Proposed UAV regulations in Canada will ground Small UAV Operators

Warning:  this is a long technical post. Read on if you are a UAV operator in Canada wondering what’s going on with the new Proposed UAV regulations.

On July 15th, 2017, Transport Canada released the long awaited Proposed regulations governing the use of UAVs in Canada for what will likely be the next 5-10 years. 

While there were concerns about the possible inclusion of the need for a medical, costly compliant operations development, compliant pilots and severe flight restrictions, the biggest issue revolved around the need for the use of a so called “compliant UAV”.

These “compliant UAVs”, of which there are only a handful currently available in Canada, cost from 4-10X more than the cost of the prosumer and commercial models commonly used by small operators.

Many operators wrote to Transport to highlight this concern.

Fast forward to 2017.

Transport Canada has just published the proposed regulations in the Canada Gazette with many pages of statistics, graphs and charts as well as an extensive economic impact. You’ll need several cups of coffee to be able to get through them.

Because they are so complex, it will take time to full understand them, but here is the key takeaway.

Compliant UAVs are still there in spades, and in spite of an attempt to grandfather UAVS purchased prior to Dec 2016,  Section 902.51(3) takes alway all of the key permissions that a SMAO need to fly anywhere near an urban environment.

What’s worse, the economic impact of the new regulations as stated in the charts mentioned earlier are all wrong since any SMAO operation in a so called “complex” environment will need to spend a LOT of money on a compliant UAV to stay in business, and be forced to scrap their existing UAVs when the regulations come into force sometime in 2018.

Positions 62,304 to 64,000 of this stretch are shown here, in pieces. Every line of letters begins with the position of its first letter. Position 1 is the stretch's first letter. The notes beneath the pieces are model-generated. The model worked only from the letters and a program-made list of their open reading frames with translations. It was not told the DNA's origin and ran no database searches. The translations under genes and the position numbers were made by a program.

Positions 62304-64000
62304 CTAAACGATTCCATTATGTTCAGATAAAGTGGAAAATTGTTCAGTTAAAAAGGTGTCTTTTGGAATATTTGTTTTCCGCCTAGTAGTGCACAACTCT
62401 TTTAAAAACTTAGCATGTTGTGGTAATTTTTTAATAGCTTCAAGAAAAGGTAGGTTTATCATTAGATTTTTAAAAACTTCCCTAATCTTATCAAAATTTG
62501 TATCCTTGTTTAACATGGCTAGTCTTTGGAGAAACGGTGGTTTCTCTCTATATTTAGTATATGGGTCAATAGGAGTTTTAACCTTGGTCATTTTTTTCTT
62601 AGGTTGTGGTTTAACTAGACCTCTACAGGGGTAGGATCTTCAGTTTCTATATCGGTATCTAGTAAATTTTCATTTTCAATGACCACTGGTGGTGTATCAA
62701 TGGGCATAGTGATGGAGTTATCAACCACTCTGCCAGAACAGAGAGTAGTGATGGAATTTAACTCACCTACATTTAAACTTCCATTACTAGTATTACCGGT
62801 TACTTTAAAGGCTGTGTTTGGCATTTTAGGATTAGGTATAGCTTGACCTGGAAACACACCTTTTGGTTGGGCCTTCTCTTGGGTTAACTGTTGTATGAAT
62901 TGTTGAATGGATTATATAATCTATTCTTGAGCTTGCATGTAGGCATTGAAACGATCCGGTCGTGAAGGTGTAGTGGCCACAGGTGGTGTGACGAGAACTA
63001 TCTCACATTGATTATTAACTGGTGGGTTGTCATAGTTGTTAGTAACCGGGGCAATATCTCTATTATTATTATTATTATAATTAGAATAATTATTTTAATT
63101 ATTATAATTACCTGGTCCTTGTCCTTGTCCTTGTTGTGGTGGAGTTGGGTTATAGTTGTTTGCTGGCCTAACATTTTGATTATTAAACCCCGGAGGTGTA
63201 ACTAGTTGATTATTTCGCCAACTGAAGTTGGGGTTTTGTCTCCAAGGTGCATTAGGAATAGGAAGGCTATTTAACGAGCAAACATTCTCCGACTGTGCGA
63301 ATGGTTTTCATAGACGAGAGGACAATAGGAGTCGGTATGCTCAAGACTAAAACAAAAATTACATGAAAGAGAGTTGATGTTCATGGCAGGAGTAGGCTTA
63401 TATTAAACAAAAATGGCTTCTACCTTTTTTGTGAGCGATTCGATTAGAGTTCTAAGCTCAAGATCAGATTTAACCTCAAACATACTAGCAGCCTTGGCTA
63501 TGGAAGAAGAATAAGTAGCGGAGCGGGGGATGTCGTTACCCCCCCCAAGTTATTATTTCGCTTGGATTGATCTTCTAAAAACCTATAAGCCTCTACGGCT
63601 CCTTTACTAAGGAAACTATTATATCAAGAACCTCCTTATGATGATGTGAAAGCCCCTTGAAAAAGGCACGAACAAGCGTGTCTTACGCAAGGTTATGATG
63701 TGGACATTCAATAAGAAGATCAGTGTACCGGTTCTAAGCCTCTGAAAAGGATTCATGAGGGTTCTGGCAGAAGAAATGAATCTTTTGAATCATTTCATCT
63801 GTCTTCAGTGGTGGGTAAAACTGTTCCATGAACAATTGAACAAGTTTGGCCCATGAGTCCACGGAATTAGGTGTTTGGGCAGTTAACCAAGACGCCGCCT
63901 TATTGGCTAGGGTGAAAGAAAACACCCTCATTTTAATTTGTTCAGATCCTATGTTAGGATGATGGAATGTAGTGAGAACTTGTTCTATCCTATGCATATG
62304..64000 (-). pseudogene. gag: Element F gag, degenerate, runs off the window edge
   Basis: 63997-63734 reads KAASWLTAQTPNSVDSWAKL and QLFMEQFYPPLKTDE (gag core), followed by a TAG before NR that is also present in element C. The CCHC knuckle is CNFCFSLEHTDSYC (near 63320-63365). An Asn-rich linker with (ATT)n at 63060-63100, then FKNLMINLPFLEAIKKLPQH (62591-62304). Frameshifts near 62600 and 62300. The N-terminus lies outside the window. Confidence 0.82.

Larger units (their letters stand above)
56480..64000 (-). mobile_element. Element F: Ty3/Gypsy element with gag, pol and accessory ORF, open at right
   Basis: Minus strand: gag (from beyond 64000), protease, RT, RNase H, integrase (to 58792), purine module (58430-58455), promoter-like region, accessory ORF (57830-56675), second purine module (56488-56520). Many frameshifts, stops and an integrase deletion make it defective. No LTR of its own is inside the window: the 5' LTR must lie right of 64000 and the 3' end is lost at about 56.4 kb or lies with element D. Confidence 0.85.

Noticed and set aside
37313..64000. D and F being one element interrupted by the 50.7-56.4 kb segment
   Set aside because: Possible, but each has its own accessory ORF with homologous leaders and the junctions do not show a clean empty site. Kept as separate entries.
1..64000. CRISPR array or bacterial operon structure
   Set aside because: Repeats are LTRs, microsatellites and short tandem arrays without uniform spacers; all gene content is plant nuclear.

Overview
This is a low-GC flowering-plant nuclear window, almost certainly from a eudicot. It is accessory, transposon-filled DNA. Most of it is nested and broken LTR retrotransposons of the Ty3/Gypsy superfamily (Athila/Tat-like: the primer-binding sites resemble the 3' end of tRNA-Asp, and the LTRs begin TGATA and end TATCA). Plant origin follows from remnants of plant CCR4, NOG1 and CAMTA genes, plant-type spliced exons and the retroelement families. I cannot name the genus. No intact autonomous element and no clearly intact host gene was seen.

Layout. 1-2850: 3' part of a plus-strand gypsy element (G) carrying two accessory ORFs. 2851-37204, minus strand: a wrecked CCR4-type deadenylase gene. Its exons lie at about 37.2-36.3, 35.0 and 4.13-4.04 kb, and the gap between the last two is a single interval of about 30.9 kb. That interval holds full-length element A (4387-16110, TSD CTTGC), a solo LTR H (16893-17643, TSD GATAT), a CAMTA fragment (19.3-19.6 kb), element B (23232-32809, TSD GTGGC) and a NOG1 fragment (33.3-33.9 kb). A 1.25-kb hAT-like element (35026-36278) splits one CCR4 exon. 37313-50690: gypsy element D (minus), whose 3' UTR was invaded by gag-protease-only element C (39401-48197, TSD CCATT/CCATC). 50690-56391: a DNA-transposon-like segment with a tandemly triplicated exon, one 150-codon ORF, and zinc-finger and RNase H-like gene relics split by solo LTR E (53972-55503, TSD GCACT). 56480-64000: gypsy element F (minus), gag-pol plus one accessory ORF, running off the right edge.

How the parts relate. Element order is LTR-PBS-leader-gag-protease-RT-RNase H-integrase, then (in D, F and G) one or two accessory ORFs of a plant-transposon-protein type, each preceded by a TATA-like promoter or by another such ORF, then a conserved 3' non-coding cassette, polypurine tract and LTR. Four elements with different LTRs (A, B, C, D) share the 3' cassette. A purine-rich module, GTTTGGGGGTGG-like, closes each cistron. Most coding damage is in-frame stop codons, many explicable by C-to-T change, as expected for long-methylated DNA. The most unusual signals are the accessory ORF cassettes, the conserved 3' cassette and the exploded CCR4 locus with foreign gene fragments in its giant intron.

And to top it off, 902.51(3) is written in such as way as to claw back, in a very convoluted manner, the whole concept of grandfathering. Seems slightly dishonest.

We will continue to analyze the Proposed Regulations and comment on what we find.

I recommend that all SMAOs get informed on the new regulations and send your comments in to Transport Canada. You may not be able to stay in business after 2018 if you don’t speak up now.

You can send comments (within 90 days of July 15th) based on the following notice.

“Interested persons may make representations concerning the proposed Regulations to the Minister of Transport within 90 days after the date of publication of this notice. All such representations must cite the Canada Gazette, Part I, and the date of publication of this notice, and be addressed to Chief, Regulatory Affairs, Civil Aviation, Safety and Security Group, Department of Transport, Place de Ville, Tower C, 330 Sparks Street, Ottawa, Ontario K1A 0N5 (general inquiries — tel.: 613-990-1184 or 1-800-305-2059; fax: 613-990-1198; internet address:”

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